Obici Place will be a quality development

Published 7:20 pm Saturday, August 12, 2017

By Mike Duman

I would like to offer a rebuttal to the editorial published on August 10th titled “Wait and hope.”

In my opinion, the development of Obici Place on Main Street has been anything but a “bust,” as suggested by the editorial staff.

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It has been about two years since this project was approved. In that time, the roads, infrastructure and landscaping have been completed, and the apartments have been constructed.

Quality apartments have been built, as planned, and they provide an upscale product with amenities that were not available in this market. Several hundred thousand dollars will be generated annually in real estate tax and utility income. Plus, over a million dollars was collected in connection fees for water availability.

As stated in the editorial, there does not seem to be a traffic problem. In addition, the stoplight that was once located at the entrance to Obici Hospital is now aligned with Northgate Avenue, allowing those residents safe access across Main Street.

I take exception to the somewhat disingenuous description of the commercial development as a “strip mall.” The development planned will in no way resemble a strip mall.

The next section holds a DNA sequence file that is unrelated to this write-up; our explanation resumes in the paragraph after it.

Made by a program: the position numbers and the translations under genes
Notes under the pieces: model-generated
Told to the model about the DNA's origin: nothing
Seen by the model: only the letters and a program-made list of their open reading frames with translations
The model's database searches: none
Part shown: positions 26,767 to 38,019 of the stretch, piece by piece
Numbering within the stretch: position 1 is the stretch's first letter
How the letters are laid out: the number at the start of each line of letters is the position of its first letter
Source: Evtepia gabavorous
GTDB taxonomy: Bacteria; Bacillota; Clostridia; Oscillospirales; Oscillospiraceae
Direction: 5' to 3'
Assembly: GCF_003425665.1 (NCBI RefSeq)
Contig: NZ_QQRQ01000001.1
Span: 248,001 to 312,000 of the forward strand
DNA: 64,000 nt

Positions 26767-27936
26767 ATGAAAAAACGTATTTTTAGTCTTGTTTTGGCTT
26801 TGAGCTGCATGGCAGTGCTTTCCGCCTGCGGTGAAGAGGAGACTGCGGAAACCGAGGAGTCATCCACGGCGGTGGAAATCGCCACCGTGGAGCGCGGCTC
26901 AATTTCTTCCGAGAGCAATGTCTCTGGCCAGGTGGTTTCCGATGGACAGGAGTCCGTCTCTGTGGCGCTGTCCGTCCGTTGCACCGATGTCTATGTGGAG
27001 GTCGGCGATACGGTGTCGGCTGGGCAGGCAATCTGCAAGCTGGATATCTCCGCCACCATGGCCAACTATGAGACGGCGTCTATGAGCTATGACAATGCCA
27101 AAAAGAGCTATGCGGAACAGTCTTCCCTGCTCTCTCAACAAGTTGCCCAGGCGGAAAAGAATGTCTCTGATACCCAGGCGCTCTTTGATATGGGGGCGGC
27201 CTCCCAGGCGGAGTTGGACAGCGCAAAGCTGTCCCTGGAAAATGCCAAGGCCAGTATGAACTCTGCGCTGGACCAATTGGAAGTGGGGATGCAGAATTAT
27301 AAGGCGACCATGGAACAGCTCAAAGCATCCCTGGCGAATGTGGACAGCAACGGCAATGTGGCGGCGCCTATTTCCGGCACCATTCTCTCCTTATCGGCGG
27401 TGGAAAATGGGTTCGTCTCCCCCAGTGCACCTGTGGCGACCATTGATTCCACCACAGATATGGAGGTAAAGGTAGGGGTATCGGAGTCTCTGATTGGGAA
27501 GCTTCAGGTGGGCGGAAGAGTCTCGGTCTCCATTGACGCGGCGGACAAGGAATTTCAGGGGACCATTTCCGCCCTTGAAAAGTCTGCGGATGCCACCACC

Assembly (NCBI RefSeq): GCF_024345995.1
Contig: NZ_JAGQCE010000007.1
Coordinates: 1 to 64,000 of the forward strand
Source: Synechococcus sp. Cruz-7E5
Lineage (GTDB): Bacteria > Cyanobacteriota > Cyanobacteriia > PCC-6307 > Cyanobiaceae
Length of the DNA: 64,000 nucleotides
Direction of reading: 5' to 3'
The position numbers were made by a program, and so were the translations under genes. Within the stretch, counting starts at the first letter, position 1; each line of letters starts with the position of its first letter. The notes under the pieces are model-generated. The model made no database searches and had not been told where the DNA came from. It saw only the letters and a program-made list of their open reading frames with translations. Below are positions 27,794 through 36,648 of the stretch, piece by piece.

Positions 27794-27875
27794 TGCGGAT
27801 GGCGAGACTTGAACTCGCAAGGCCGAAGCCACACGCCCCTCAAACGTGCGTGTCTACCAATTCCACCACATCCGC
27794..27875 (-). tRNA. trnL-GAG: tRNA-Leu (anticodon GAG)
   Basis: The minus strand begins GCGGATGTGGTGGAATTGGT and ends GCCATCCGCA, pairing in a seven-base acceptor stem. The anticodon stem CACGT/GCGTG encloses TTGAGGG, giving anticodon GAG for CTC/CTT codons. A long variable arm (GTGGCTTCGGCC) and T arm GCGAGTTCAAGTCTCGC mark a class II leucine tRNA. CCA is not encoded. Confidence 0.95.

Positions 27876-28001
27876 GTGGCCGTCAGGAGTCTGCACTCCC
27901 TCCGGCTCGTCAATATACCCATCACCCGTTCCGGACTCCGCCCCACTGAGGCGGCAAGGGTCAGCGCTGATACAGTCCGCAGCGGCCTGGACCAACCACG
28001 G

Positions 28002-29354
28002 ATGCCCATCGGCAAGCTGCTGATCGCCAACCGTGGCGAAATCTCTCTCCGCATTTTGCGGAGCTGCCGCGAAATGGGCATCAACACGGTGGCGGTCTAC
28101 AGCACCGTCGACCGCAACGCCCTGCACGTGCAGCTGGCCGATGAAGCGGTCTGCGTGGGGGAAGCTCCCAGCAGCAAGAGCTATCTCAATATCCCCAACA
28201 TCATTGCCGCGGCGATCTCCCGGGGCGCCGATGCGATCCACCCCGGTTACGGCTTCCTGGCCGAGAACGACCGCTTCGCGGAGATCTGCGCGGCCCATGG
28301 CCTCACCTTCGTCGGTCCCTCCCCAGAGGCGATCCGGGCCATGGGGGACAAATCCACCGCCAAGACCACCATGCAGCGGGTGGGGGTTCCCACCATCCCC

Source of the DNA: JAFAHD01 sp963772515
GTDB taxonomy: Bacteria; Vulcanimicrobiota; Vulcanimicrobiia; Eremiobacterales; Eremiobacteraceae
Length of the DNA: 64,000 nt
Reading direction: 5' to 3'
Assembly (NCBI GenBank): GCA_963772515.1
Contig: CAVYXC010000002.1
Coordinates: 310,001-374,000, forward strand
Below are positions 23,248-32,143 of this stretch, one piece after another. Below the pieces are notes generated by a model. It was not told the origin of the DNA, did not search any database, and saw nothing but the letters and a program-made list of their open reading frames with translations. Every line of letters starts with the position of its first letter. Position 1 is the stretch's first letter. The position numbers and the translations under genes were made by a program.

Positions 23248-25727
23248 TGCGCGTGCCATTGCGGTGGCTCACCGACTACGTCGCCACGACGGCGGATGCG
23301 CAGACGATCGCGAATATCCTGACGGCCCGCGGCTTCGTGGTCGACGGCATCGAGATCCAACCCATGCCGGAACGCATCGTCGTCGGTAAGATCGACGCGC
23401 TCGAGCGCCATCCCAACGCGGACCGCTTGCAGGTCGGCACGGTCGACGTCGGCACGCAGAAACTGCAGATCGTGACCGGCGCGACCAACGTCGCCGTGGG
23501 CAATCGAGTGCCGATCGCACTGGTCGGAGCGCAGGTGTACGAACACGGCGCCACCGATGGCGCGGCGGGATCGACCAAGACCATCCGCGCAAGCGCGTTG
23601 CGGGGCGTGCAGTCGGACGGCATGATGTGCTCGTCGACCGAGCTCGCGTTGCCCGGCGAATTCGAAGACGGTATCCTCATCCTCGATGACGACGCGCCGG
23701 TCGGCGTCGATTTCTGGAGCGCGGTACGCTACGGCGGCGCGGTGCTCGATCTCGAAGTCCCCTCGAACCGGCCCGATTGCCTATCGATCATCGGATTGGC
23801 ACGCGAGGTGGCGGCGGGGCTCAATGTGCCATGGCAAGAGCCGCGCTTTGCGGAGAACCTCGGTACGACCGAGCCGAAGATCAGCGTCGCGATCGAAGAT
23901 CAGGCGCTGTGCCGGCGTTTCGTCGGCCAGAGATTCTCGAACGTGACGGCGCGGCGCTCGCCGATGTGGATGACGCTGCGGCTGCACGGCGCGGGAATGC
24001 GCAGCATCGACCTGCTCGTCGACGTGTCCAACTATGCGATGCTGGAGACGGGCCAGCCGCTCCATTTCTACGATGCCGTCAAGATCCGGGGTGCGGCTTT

There is ample green space, landscaping and thoughtful placement of screening, traffic patterns, parking and building placement. In addition, consideration has been given to pedestrian connectivity and convenience.

The commitment to adhere to the standard of acquiring premium retail enterprises and businesses has not wavered. The list of prohibited businesses was the result of surveys completed by citizens at the time.

The developer must adhere to a list that precludes pawn shops, cellular phone sales or repair, nail salons, mattress sales, payday loan operations, tattoo parlors, firearm sales, tobacco or alternative nicotine vapor products, to name a few.

As the City Council liaison to the Economic Development Authority, I have witnessed the concern and due diligence of the EDA to ensure that a superior product is delivered to our citizens as promised. I applaud them and our economic development department for their efforts.

The changes that were granted to the developer had no effect on the quality or design of the product delivered — only a change concerning maintenance and responsibility of common areas.

With the highly restrictive list of businesses the developer has to glean from, it has been a slower process to fill commercial space. In retrospect, that time is rather negligible when compared to the more than 10 years this property was a vacant, undeveloped eyesore that generated no revenue and provided no benefit.

Yes, it is a waiting game, but I am confident the end result will be a positive one. I contend that the quality of this development will be remembered long after the concern over how long it took to come to fruition.

Mike Duman is a member of Suffolk City Council, representing the Chuckatuck Borough. Email him at